Friday, April 6, 2012

To my readers (all 4 of you!): A change

I did something today that I'd been thinking of doing for a while: changed my main character's name. Jassmyn Stewart is now Jassmyn Sharma. There's a reason for this.

I originally gave my heroine a European surname because the Mars of my invented future is the ultimate “melting pot.” People from all over Earth move there to get a new start; these people meet, fall in love, have kids, and hey presto, surnames are no longer the indicator of ethnicity that they once were.

But I began to realize that, short of explicitly describing my heroine's appearance in terms of ethnicity, it would be very hard for a reader to remember that she is of Indian origin.

What finally prompted me to make the change to a more typical Indian surname was the uproar over the casting in “The Hunger Games.” Some fans were outraged that Rue had been “changed” to be black. The funny thing? She's described in the book as having satiny brown skin and dark eyes. Suzanne Collins made the choice, correctly I think, to not specifically state the ethnicity of her characters, but to make it obvious from the descriptions. The problem, of course, is that readers don't always catch what is obvious to the author.

Jassmyn is a strong woman of Indian origin who lives on Mars. Hopefully the name change makes this clear.


  1. I like it, you make a good point about names giving us hints of origin. Having a strong female Indian character is also very different for Western fiction, so that's good too! Let's give girls a lot of different kinds of female heros as role models.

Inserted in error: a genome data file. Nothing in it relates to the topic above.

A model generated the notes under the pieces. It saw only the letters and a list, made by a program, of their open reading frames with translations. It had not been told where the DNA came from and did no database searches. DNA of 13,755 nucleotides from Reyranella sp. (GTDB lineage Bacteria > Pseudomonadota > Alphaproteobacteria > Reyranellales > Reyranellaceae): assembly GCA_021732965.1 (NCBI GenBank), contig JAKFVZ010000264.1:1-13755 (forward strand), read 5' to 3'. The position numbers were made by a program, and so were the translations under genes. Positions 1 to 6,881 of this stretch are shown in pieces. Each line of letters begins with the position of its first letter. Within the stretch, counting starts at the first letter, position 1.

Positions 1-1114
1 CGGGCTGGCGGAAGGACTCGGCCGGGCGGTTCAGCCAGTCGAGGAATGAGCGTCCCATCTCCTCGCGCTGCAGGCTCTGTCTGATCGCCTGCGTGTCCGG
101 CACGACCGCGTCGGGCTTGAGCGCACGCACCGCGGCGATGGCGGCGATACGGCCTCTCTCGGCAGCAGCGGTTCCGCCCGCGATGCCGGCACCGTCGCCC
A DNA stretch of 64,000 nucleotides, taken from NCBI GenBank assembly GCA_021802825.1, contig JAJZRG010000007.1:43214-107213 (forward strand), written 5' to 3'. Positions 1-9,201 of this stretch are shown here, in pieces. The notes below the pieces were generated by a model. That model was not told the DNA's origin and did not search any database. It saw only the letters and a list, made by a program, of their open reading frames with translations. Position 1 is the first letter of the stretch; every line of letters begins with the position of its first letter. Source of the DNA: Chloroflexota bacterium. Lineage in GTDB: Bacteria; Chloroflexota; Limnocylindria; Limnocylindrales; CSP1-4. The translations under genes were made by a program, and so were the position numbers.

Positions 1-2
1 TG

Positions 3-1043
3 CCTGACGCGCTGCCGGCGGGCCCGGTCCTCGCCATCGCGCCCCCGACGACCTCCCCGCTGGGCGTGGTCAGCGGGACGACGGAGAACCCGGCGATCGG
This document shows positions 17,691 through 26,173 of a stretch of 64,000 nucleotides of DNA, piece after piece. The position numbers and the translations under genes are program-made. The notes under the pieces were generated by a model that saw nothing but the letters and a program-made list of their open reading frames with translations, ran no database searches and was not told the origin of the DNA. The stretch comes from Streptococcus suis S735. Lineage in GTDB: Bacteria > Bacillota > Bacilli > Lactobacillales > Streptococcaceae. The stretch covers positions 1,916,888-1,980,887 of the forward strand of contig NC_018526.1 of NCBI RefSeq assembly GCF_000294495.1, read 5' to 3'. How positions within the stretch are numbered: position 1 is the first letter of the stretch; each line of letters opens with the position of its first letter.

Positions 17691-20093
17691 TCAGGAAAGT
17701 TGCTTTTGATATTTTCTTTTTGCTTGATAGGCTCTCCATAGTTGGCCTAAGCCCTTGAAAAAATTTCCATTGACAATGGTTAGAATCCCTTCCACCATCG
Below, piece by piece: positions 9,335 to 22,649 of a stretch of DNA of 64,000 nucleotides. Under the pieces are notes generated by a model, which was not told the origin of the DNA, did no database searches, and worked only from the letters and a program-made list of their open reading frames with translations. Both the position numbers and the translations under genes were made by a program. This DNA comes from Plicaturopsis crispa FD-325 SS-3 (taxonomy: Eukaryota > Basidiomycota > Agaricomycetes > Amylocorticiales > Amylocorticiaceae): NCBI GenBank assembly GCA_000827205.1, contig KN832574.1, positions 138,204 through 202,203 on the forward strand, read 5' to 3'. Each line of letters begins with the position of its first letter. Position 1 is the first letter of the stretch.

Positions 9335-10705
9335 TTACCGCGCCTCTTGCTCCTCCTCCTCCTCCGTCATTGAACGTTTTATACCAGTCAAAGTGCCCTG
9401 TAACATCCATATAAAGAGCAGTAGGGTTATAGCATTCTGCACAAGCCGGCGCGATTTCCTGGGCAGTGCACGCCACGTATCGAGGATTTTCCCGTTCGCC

2. You are ofcourse free to do what you see fit, but in my opinion a name doesn't say much about a person.

    I know a great gal going by the last name of Weaver who can cook Scandinavian food. Who would have thought :)

    Consequently there is a large contingent of Indians living in the UK, in Paris and in the US state of Texas.

    Some of those in Europe going back to colonial times of the 1940's, often 3rd or 4th generation already. Who've never even seen India up close.
    Those in Texas come there to study at the universities and generally haven't been about too long.

    Interracial marriages could produce a person with an Indian name who doesn't look Indian at all, and vice versa.

    Like I already told you, the chosen name of "Sharma" makes me think of Arabian food, not India.

    If I wanted to describe someone's descent, I'd go with cultural heritage more than a name.

    There are lots of gods in the Indian Hindu faith. As a result, India has a lot of festivals and holidays.

    Diwali is an important one, festival of Light:

    Jass could mention it on the given day that people in her home country would be lighting candles while she's stuck on a ship where stars are the only lights about.

    Another important festival is Holi, the festival of Colors:

    Again Jass could make a mention of how people are throwing paint at one another in her home country and they better not do that on her ship.

    Bonus points if you can timeline her on an astroid and one of the crew throws some regolith in the air to mark the occasion :)

    I'm sure there are other items you can grab out of Indian faith system, but a Hindu would be a vegetarian so maybe she doesn't practice but still gives the crew a few less tasks to do whenever there's a holiday ?
    In my opinion that would make it far more obvious than a name.